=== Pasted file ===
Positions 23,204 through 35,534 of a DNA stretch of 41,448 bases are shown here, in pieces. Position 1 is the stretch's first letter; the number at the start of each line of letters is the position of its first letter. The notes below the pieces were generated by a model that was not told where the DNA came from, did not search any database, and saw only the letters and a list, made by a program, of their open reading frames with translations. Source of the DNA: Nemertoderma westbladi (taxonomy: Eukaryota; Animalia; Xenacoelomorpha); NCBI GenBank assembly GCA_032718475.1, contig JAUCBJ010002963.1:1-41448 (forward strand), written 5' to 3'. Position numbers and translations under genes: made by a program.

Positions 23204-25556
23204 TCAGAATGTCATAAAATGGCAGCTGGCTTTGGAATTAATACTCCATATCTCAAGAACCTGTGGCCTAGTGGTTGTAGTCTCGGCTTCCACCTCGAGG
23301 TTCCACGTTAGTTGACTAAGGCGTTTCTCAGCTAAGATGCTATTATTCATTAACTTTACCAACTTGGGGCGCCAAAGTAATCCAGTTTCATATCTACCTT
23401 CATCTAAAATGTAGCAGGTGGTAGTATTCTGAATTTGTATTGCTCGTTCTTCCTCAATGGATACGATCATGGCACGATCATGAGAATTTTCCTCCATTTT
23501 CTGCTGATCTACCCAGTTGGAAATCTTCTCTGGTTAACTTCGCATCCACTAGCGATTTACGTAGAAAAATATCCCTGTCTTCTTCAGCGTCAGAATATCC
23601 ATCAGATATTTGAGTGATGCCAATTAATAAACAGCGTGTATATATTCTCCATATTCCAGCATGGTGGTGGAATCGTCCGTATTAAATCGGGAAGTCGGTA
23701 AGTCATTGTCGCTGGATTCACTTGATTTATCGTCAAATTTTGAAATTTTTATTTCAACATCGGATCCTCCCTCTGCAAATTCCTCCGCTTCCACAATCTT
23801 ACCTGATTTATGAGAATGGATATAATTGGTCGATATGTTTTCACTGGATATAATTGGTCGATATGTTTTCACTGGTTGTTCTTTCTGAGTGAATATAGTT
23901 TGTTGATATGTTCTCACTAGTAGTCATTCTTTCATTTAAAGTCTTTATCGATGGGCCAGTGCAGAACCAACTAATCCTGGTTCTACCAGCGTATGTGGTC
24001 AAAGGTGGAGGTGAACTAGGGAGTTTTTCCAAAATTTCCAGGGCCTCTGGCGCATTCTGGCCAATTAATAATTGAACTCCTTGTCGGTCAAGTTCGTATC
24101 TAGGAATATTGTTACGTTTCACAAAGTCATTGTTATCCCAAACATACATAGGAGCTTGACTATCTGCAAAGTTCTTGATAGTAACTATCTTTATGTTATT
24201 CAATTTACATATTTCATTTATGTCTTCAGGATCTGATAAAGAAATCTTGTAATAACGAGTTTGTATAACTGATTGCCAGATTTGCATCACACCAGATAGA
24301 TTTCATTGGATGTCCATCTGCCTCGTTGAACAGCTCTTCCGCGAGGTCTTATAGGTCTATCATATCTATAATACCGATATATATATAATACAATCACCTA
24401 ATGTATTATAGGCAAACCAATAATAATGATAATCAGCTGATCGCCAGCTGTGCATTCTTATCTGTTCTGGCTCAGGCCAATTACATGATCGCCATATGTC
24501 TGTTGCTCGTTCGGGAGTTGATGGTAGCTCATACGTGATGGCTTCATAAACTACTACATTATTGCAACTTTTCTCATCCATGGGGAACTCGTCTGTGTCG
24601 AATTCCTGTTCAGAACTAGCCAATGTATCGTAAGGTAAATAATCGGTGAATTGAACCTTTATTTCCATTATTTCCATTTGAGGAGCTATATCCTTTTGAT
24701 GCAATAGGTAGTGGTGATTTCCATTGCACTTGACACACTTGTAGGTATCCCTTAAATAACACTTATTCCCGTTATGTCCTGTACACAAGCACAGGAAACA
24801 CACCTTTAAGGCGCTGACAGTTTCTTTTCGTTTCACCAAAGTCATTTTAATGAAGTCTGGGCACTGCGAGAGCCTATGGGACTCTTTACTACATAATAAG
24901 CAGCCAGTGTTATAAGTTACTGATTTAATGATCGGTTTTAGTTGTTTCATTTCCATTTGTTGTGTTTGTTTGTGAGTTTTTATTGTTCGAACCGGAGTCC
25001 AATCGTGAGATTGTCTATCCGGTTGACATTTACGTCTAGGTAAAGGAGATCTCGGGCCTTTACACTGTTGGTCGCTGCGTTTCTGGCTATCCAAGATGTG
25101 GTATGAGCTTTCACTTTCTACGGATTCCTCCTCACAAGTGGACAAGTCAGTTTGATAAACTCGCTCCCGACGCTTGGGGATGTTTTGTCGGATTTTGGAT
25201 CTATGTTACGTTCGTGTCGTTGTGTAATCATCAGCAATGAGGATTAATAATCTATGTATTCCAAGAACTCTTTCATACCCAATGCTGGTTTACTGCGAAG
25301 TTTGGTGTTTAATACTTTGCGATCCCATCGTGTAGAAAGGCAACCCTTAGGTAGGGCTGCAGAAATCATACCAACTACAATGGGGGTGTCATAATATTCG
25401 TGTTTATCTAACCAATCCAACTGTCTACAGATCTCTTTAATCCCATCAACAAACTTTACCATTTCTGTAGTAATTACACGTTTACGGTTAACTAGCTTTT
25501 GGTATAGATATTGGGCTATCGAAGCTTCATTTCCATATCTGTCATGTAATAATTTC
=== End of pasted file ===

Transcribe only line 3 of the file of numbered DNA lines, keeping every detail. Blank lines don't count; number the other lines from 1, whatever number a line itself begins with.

23204 TCAGAATGTCATAAAATGGCAGCTGGCTTTGGAATTAATACTCCATATCTCAAGAACCTGTGGCCTAGTGGTTGTAGTCTCGGCTTCCACCTCGAGG